TEST. YOUR. CODE. Don’t just learn how to read tests (although that is good), actually push yourself to write tests. Most testing frameworks are similar, so getting one will give you a nice foothold in the others. Like I said, try to understand the concepts, and just Google the syntax. The reason I emphasize this is because all production code must be tested before it gets deployed. If you’re at literally any decent company, you will need to write and work with tests. Stacks change, frameworks come and go, but unit testing is forever.
A deployed project beats a bunch of files every time
I think your camp should be project driven. Mainly because those projects will likely be the only things on your resume when you go for a job. So when picking projects, aim for things that you will be able to finish in the few days you are given. A deployed but small project is way better than code in a GitHub repo. If you wanna go all out, budget in time to write up a nice README file for your code as well (maybe throw in some testing if you’re one of those over achiever types).
Bootcamps probably shouldn’t be step one
I say that with a pretty large grain of salt because a few of my fellow classmates basically started programming with the bootcamp, but I also noticed their stress levels were way higher. I’d been putzing around with code for about a year before I started camp and I have to say it really helped. While I felt challenged, I had enough experience where I never felt overwhelmed or uncomfortably stressed. And since I wasn’t using the camp to learn the absolute basics, I could spend my time thinking about higher order concepts like the Single Responsibility Principle or experimenting with my Bash profile to increase my efficiency.
Don’t try to do EVERY homework assignment
I don’t know what other bootcamps do, but at ours we had labs almost every night for homework. A lot of labs for homework. And while it might be tempting to try to get 100% completion rates on the assignments you get, it probably isn’t the best use of your time. In the crunched time frame of a bootcamp, it’s often a better use a survey approach. I had best results when I would do a few of the homework assignments, look for the core concepts, and then research those on my own.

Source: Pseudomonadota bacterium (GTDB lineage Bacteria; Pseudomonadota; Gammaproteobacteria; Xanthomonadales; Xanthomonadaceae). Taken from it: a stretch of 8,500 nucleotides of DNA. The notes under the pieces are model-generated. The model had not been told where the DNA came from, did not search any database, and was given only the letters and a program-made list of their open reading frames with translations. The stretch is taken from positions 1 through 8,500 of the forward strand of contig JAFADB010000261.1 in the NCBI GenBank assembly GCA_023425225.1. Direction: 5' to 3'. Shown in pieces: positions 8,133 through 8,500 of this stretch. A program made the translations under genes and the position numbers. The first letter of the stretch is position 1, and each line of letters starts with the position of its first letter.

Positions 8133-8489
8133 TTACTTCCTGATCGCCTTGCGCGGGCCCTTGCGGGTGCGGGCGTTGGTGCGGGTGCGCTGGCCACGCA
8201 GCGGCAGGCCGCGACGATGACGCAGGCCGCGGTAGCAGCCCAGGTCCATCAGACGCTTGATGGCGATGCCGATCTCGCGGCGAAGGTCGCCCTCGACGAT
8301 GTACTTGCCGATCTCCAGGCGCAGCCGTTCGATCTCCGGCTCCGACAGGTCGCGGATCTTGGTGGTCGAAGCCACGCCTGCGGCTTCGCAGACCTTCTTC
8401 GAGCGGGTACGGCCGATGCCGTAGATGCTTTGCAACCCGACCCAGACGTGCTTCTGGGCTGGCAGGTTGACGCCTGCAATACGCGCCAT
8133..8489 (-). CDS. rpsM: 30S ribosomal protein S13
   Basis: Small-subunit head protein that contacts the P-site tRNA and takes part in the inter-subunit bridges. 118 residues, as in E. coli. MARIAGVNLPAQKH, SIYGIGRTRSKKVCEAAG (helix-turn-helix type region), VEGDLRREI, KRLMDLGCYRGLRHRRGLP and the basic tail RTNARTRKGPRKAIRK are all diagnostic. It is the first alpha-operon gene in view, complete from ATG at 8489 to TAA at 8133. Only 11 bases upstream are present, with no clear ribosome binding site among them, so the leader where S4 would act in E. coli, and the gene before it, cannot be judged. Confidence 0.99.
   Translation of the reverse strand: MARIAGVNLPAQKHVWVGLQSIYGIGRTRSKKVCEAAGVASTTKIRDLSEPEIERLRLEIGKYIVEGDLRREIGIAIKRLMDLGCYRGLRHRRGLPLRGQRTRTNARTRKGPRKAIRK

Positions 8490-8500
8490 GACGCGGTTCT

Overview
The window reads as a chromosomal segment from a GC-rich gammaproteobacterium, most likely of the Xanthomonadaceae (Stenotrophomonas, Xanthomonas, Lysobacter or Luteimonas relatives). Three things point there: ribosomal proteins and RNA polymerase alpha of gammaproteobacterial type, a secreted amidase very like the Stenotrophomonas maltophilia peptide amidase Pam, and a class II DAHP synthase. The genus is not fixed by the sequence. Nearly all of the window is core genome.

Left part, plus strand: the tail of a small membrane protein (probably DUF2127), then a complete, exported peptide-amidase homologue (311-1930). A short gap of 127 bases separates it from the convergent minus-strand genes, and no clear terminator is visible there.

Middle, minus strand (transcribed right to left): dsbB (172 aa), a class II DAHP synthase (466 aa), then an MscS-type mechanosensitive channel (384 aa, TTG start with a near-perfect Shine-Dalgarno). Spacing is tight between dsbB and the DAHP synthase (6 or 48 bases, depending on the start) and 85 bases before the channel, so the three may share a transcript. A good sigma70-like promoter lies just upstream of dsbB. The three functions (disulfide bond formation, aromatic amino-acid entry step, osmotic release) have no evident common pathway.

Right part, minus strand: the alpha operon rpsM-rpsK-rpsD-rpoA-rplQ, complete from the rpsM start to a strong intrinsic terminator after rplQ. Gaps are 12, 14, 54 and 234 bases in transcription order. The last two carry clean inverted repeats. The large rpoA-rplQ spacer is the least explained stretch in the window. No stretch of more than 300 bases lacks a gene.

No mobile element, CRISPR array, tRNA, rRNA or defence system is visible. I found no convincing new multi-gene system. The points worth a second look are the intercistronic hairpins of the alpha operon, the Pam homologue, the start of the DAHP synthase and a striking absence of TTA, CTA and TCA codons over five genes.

Remember, a bootcamp isn’t about grades, its about feeling confident that you learned the material. Do that however you feel is best for you.
Please don’t compare yourself to others
We are all different. We are all coming from different backgrounds. Everyone will come into the camp with drastically different experience levels. If you only have 3 weeks of experience, it is flat out dumb to compare your “intelligence” to someone who is taking the camp after getting a CS degree. They are not smarter than you, they just have more experience. But here’s the great thing about experience, anyone can get it if they just start practicing. Bob Ross has a great quote, and I thought about it a lot whenever I felt like I wasn’t good enough:
Talent is a pursued interest. Anything that you’re willing to practice, you can do.
A bootcamp was the right choice for me because time, not money, was the biggest factor in getting my new career going. But there are plenty of other ways to do it. I don’t want to send any mixed messages here: I loved my bootcamp and feel like it was just what the doctor ordered, but I fully understand that will not be the path for everyone. Bootcamps, even if the tuition is deferred, cost a ton of money. So if you can’t afford one, do not for one second think that means you can’t become a programmer. Someone giving 100% outside of a camp will always do better than someone dragging their heels to graduation. It’s not important what path you take, it’s just matters that you keep moving. Happy coding everyone, Mike
Bottom Line: think about it
A bootcamp was the right choice for me because time, not money, was the biggest factor in getting my new career going. But there are plenty of other ways to do it. I don’t want to send any mixed messages here: I loved my bootcamp and feel like it was just what the doctor ordered, but I fully understand that will not be the path for everyone.
Bootcamps, even if the tuition is deferred, cost a ton of money. So if you can’t afford one, do not for one second think that means you can’t become a programmer. Someone giving 100% outside of a camp will always do better than someone dragging their heels to graduation. It’s not important what path you take, it’s just matters that you keep moving.
Happy coding everyone,